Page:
At the time we heard architects were given lists of building certifiers offering to give a discount if they didn’t have to visit the site. And that local councils were ignoring their responsibility to enforce minimum environmental standards because they didn’t really understand the need or meaning of these.
When we checked our Google Analytics this week it was still one of the highest rating stories ever.
An unintended consequence of better air tightness is mould
AIRAH’s Phil Wilkinson, by the way, is also working on another one of those annoying issues known as perverse outcomes or unintended consequences of innovation pretty much anywhere.
In this case it’s mould. As the industry manages how to save energy by tightening up Australia’s notoriously “leaky” buildings, this scourge has emerged and worked its way down from more tropical climes to the temperates.
Last week Wilkinson attended Australia’s first conference on the topic in Sydney, the Humidity Issues in Australian Climates Workshop 2016, and says the moisture control issue is about to hit the Building Code of Australia.
“Condensation is on the agenda at the moment,” he said.
AIRAH, which organised the conference, is putting together a building physics group to look at how this potentially highly unhealthy impact can be managed through ventilation and airconditioning.
There’s also a publication DA20 that deals with the thermal comfort in relation to moisture.
Some occupants of highly green buildings don’t operate the building correctly – why?
In addition to mould there’s another perverse outcome that’s emerged from super sustainable buildings, Wilkinson said.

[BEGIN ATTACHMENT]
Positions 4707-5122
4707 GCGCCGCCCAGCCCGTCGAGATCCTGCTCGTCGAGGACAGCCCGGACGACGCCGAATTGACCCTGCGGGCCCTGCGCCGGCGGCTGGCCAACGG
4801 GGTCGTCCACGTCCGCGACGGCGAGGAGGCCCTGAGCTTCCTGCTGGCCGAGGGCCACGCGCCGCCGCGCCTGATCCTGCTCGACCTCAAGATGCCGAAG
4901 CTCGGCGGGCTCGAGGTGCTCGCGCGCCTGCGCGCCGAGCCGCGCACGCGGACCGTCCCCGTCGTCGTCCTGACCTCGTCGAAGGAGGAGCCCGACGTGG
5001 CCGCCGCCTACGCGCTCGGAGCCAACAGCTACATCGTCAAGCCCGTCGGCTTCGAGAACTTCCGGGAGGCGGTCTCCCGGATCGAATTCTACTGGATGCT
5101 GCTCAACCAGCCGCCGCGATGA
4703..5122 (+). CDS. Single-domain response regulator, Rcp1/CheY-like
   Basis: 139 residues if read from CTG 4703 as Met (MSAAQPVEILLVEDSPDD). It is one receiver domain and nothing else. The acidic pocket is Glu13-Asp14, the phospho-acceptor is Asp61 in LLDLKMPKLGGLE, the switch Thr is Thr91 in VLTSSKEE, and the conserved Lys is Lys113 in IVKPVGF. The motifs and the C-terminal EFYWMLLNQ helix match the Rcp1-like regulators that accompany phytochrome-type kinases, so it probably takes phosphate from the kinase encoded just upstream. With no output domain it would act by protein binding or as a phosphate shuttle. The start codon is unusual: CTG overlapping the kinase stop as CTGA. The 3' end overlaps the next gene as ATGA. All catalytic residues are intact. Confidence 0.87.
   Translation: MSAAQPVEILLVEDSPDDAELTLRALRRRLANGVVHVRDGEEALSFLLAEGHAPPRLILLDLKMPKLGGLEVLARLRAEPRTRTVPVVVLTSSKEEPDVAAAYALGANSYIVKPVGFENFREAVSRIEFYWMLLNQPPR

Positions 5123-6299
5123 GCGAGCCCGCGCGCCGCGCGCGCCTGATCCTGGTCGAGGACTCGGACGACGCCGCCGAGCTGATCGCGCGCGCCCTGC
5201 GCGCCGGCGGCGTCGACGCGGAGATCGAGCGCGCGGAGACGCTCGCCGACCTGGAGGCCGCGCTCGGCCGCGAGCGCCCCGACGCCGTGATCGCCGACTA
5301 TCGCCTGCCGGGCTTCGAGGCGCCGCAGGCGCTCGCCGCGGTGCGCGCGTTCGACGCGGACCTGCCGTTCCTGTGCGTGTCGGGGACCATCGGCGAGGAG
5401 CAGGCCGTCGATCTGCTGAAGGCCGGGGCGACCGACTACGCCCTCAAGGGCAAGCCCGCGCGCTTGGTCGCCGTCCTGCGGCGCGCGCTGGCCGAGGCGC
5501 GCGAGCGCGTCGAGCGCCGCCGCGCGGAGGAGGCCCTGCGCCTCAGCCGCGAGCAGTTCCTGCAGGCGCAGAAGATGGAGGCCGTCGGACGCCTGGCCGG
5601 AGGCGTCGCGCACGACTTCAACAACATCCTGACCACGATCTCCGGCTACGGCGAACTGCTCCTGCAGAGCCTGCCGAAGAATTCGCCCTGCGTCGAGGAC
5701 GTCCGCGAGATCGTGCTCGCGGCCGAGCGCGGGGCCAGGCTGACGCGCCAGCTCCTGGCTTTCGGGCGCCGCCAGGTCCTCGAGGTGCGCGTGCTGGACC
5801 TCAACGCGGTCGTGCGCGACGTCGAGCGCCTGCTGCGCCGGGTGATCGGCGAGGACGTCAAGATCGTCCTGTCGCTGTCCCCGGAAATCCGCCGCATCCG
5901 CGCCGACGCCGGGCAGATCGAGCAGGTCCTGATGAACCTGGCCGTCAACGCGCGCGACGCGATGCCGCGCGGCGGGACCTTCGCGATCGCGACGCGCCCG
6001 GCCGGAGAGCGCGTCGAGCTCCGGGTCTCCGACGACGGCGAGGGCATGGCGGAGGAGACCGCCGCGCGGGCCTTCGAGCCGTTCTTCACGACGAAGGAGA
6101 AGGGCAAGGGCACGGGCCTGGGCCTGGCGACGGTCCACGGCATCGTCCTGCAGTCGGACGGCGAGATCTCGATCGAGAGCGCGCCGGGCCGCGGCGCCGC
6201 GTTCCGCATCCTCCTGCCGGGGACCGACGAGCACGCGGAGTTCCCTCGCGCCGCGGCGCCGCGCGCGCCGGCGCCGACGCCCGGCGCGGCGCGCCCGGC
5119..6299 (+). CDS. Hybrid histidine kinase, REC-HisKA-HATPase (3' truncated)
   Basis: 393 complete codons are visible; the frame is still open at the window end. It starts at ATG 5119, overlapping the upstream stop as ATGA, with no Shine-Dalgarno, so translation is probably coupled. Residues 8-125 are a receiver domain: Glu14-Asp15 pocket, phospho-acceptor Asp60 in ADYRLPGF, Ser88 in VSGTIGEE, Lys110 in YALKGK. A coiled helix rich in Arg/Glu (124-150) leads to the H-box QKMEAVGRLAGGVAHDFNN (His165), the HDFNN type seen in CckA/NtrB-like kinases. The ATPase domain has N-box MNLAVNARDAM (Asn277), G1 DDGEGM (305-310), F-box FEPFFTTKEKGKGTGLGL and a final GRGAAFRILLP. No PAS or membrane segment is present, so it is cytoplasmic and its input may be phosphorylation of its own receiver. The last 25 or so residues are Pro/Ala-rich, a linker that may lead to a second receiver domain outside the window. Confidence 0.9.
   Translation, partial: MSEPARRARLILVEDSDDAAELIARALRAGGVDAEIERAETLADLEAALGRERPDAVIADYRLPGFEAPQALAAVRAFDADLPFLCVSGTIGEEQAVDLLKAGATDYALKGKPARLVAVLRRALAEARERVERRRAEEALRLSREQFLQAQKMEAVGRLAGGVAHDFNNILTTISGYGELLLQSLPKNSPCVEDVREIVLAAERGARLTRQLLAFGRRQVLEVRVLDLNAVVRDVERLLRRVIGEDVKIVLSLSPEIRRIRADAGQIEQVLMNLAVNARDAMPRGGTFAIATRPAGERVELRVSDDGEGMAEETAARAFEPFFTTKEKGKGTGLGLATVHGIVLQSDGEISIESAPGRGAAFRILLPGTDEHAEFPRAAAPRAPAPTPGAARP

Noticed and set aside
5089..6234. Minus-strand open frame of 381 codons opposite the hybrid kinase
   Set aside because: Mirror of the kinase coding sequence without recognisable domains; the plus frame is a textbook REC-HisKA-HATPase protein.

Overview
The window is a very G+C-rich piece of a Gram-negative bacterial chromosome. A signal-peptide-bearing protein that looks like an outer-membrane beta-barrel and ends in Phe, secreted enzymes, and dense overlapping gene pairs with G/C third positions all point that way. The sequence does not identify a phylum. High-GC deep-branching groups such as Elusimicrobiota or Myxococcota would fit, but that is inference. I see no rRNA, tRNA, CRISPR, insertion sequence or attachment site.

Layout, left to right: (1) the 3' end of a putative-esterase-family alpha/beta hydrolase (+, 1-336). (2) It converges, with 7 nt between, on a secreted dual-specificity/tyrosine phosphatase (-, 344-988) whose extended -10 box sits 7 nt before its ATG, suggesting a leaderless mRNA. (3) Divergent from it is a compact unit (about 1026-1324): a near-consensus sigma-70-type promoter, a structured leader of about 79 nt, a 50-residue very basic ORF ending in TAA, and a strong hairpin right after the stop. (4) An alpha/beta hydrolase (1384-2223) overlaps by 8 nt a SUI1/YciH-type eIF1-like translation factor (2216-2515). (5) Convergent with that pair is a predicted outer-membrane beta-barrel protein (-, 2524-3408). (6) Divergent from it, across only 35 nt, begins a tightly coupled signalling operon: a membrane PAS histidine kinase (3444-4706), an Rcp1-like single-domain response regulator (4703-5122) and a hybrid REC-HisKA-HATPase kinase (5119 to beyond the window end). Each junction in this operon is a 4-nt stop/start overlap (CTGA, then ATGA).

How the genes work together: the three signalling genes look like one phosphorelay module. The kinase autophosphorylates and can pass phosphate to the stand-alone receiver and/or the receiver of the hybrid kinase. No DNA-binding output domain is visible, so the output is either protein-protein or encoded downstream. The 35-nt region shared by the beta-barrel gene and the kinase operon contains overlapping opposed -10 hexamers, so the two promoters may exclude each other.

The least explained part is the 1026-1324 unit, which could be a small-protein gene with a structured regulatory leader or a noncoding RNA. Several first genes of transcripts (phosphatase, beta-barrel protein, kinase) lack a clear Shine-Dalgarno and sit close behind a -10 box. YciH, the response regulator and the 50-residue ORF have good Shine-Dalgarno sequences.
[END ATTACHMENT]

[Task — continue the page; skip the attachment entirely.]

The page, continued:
This is the failure of more than a few occupants to manage sustainable buildings the way they were designed to be used.
The Fifth Estate has picked up growing murmurs of discontent among facilities managers and design experts that indicate highly rated green buildings are being run at far from their optimum capacity.
Wilkinson says in the UK occupancy specialist Adrian Leaman of the Usable Buildings Trust has found dreadful operational outcomes in some iconic buildings and he blames psychological reasons, at least in some cases.
Blame a lack of engagement, or lack of understanding by the occupants, Wilkinson says. But in some cases it’s an outright refusal to engage, especially when the building controls are too complex and risk making the occupants “feel stupid”.
Better to turn off and not use the knobs and buttons rather than admit you don’t know how to work them properly.
It’s reminiscent of the too-clever-by-half controls that some people have put in their homes, at huge cost, only to ignore them and opt for the simple life.